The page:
The announcement of the Colonel CK Nayudu Award for Lifetime Achievement came as a bolt from the blue. When the BCCI had started the award in memory of India’s first Test captain and first cricketing superstar, the awardees seemed to be in order of seniority of their playing days.
So it started with players from the 40s and then 50s and 60s, and there again pretty much in order of when they played. So if there was a player who had made his debut in the series a couple of Tests before the other, then he got it and then the one who played later.
When Mohinder Amarnath, who made his Test debut a couple of Tests after Gundappa Vishwanath in 1969, was given the award after ‘Vishy,’ I thought that I was next in line.
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The BCCI, however, went back to Salim Durani, who had made his debut in 1961 and then to Ajit Wadekar, who had first played for India in 1966. I thus thought that with some other top players from that era yet to be given the award, I would have to wait for a few more years. I did not mind of course what with patience almost being my middle name and it was good to see Salim and Ajit Wadekar, my skipper when I made my debuts at Mumbai and India, being given the awards.
They richly deserved it and I was happy to wait and that’s why when the announcement came through, it was a huge surprise and a pleasant one too.
This, in my view, is Indian cricket’s highest award and the biggest accolade a cricketer in India can get and one has just to go through the lists of the winners before to realise what illustrious awardees they have been. It’s been truly humbling.
Colonel Nayudu would have been perfectly at home in the cricketing scenario now though, of course, the disciplinarian that he was he would have frowned at some of the things that come with modern-day cricket. He would have especially loved the T20 format which would have suited him. His big hitting even in the days of superlight bats was awesome, to say the least, and his medium-pace bowling would have been pretty useful too.
Let us come back to the present though and the loss in the Champions League of all four Indian Premier League teams could well be a blessing in disguise. This has allowed some players to get a much-needed break and rest up some niggles that will invariably be part of any sport. It also gives them the chance to play some four-day cricket and get in tune mentally and physically with that format of cricket that they will play against England. Sadly, England have lost the number one ranking to South Africa, else it would have
been a great motivating factor for the Indians to try and dethrone them like England did last year. Sure, India wouldn’t climb to the number one spot, but still it would have been a feel-good glow.
England have barely won a Test in India after their triumph in 1984-85 and some of their players are referring to this tour as the final frontier. Amazingly, the situation is eerily similar to India’s tours of England and Australia last year.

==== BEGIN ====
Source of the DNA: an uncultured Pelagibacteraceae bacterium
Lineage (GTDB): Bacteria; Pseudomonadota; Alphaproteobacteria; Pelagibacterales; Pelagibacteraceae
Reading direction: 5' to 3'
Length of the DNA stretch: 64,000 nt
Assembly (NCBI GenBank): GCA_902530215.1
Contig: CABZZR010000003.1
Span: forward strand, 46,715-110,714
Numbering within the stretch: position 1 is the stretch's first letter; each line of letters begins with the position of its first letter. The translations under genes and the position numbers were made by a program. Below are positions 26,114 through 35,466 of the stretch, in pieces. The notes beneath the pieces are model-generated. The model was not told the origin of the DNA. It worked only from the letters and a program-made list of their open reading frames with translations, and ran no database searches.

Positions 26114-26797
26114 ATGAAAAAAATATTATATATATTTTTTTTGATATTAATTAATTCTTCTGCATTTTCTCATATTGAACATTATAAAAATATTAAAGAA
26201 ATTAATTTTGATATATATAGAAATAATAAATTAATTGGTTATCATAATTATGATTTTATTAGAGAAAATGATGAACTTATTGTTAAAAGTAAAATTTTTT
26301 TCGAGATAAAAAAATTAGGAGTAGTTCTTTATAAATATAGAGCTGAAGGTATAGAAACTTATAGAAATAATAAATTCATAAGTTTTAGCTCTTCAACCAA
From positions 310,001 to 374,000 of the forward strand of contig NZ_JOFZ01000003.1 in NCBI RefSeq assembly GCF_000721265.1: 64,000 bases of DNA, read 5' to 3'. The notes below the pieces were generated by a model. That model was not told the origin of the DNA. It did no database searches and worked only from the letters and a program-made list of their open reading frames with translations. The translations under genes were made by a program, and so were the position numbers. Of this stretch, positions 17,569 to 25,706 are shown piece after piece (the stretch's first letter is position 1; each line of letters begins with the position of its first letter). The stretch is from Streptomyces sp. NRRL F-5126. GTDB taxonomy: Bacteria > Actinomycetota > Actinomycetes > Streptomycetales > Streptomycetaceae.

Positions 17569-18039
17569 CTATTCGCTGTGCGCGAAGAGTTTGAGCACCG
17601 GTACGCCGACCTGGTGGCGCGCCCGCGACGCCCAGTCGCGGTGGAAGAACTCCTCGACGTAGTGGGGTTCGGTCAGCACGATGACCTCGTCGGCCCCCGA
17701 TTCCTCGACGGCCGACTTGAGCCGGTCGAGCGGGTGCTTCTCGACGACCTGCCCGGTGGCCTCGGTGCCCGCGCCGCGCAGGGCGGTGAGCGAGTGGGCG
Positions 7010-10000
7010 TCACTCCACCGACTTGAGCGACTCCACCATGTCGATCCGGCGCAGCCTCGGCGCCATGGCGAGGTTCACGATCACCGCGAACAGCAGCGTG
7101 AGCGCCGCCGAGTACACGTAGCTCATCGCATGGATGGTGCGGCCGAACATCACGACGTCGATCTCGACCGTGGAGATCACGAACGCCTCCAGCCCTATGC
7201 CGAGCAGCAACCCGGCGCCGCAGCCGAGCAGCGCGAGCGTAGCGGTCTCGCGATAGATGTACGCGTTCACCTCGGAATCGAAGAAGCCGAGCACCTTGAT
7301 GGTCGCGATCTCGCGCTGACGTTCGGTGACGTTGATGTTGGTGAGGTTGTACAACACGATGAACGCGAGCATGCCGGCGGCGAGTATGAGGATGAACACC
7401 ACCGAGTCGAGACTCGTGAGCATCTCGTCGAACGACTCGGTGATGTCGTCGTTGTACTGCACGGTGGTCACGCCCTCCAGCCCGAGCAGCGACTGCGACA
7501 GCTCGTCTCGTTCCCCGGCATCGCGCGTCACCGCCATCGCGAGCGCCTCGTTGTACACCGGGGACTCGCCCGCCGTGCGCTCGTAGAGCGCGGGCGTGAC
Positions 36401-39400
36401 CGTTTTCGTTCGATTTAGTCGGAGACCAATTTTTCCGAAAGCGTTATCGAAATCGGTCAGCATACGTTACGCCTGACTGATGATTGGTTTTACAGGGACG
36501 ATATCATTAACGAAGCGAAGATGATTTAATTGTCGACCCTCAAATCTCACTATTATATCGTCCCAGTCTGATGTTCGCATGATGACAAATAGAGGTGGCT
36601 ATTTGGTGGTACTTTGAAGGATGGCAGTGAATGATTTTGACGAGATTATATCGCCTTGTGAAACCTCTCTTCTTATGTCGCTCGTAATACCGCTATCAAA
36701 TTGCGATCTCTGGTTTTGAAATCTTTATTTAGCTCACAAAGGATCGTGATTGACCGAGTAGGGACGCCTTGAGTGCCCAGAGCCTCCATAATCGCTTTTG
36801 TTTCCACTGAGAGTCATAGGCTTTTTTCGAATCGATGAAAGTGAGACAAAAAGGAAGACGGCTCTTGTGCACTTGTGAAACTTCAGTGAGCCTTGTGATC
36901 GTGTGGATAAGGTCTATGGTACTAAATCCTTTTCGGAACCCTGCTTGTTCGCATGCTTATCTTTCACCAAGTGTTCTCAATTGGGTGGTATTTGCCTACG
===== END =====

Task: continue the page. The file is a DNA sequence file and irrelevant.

Both England and Australia were vulnerable and there for the taking, but India messed it up and after the first Test of both series, just did not look as if they would win a day leave alone five days of a Test match.
India today are in the same vulnerable position as England and, particularly, Australia were in 2011. Two of their stalwarts Rahul Dravid and VVS Laxman have retired and ‘the master’ did not score too many runs against New Zealand in August. That could well have been because it was too early in the Indian season and against England he has always done well.
Still, with the openers too not quite in form, the batting is looking wobbly. Virat Kohli is the one man in supreme form and hungry for runs and the batting will depend on him, at least at the start of the series. Cheteshwar Pujara is settling down as a number three and the number six batting spot is up for grabs. The settled air that was there at the beginning of 2011 is not there and that is why this is a great chance for England.
The Indian new ball situation also is not too encouraging. Zaheer cannot be discounted as with age he has added variety to his bowling, but Umesh Yadav is still raw and Ishant Sharma’s fitness not yet fully tested.
The spinners though could be the key. Ashwin perhaps overdid the ‘flicker’ in the ICC World Twenty 20 and the Champions League, but is a quick learner, and Ojha is very consistent. On pitches where there is some turn, they could prove tricky customers.
With Kevin Pietersen back in their squad, the England team is much stronger and Ian Bell is too good a player to fail again. It will depend on the starts they get and here Alastair Cook will be the steadying factor. He has a good record in India and if he can bat like he did in his debut series, the final frontier could just be a small hurdle for England. PMG